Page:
Sister Carrie: Top Ten Quotes
- How true it is that words are but the vague shadows of the volumes we mean. Little audible links, they are, chaining together great inaudible feelings and purposes.
This reference comes when Drouet and Carrie first exchange pleasantries and personal details on their journey into Chicago. It is a prime example of how this novel exposes the inadequacy of words when communicating.
- In 1889 Chicago had the peculiar qualifications of growth which made such adventursome pilgrimages even on the part of young girls plausible. Its many and growing commercial opportunities gave it widespread fame, which made of it a giant magnet, drawing to itself, from all quarters, the hopeful and the hopeless - those who had their fortune yet to make and those whose fortunes and affairs had reached a disastrous climax elsewhere.
The attraction of the new, burgeoning city is described in this extract. It is also an early foreshadowing of events, which sees the city (New York) being the place of Carrie’s rise to fortune and Hurstwood’s decline into poverty and suicide.
- She realised in a dim way how much the city held - wealth, fashion, ease - every adornment for women, and she longed for dress and beauty with a whole heart.
Carrie’s desire for material wealth is exemplified in this reference, and it becomes her defining characteristic. She is depicted throughout as a modern consumer who prefers not to follow her sister Minnie into a life of toil and drudgery.
- Among the forces which sweep and play throughout the universe, untutored man is but a wisp in the wind. Our civilisation is still in a middle stage, scarcely beast, in that it is not yet wholly guided by reason.
This reference, which is from the beginning of Chapter Eight, is an extremely useful demonstration of Dreiser’s engagement with naturalism.
- She looked into her glass and saw a prettier Carrie than she had seen before; she looked into her mind, a mirror prepared of her own and the world’s opinions, and saw a worse. Between these two images she wavered, hesitating which to believe.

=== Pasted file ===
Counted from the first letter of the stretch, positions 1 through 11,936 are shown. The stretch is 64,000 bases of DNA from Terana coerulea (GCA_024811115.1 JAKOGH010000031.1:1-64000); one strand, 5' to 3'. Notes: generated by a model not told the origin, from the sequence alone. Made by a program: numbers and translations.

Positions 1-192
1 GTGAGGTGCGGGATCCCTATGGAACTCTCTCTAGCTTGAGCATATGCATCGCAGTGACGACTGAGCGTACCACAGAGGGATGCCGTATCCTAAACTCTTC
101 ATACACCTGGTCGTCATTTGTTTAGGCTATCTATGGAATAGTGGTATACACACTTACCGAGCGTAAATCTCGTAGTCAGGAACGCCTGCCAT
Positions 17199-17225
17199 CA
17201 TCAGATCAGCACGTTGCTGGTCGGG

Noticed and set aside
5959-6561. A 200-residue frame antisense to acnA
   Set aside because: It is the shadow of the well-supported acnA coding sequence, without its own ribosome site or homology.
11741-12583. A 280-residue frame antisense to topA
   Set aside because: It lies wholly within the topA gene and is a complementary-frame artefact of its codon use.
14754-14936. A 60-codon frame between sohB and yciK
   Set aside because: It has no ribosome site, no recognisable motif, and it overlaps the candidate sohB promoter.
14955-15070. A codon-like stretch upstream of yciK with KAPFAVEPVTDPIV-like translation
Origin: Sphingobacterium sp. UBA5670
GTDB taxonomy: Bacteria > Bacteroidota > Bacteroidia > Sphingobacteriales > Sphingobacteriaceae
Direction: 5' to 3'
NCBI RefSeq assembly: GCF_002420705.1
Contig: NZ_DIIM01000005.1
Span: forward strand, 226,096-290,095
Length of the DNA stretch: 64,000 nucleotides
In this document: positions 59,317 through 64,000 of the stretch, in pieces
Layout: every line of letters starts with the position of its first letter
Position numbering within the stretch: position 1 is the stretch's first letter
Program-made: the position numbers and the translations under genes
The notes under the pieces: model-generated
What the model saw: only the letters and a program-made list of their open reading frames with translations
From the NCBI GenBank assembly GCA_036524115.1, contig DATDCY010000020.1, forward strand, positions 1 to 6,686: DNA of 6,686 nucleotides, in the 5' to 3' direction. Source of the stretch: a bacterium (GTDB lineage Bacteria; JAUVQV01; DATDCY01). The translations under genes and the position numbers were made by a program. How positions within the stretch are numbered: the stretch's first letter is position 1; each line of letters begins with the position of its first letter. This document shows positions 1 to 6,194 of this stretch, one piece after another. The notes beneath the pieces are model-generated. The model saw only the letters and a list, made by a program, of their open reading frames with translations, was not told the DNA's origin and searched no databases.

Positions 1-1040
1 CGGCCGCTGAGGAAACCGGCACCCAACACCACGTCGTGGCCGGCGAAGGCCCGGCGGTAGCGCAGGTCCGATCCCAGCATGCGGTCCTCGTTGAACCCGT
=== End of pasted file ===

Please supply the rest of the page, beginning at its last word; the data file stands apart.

Carrie is seen to consider the taught morality of her upbringing and environment and ‘wavers’. This short extract is an example of how the novel refuses to condemn Carrie for living with a man out of wedlock, and therefore refuses to condone traditional morality.
- The little actress was in fine feather. She was realising now what it was to be petted. For once she was admired, the sought-for. The independence of success now made its first faint showing. With the tables turned, she was looking down, rather than up, to her lover.
This comes towards the end of Chapter Nineteen with Carrie celebrating her first acting success in Chicago. It is prophetic of her future relationship with Hurstwood in New York.
- Men are still led by instinct before they are regulated by knowledge.
This reference is taken from the time when Hurstwood flickers between taking the money and leaving it in the safe. The point is being made that criminals are not a separate species and the narrative refuses to condemn Hurstwood for his actions. He is shown instead to swing between theft and honesty.
- Little use to argue that of such is not the kingdom of greatness, but so long as the world is attracted by this and the human heart views this as the one desirable realm which it must attain, so long, to that heart, will this remain the realm of greatness. So long, also, will the atmosphere of this realm work its desperate results in the soul of man. It is like a chemical reagent.
At this point in the novel, Carrie and Hurstwood have arrived in New York. This extract refers to the ostentatious wealth that is on display in this ‘kingdom of greatness’, and suggests how this may negatively effect those who aspire to belong to such a ‘realm’. Those on the outside, the poor, are certain to be envious and desirous of this wealth and this adds to their misery. As the narrative progresses, it is clear that Carrie goes on to join those in the great kingdom, whereas Hurstwood slips further away.
- Like the morphine fiend, he was becoming addicted to his ease. Anything to relieve his mental distress, to satisfy his craving for comfort. He must do it. No thoughts for the morrow - he could not stand to think of it any more than he could of any other calamity.
Hurstwood’s money is finally running out, but he has reached the point here where he can no longer think about the future. This reference is a poignant example of Hurstwood’s understandable resignation to his circumstances.
- Hurstwood saw her depart with some faint stirrings of shame, which were the expression of a manhood rapidly becoming stultified.
Here, Hurstwood has agreed that Carrie must find work and condones her idea of finding work on the stage. Their roles are changing now as he will no longer be the one providing the household income.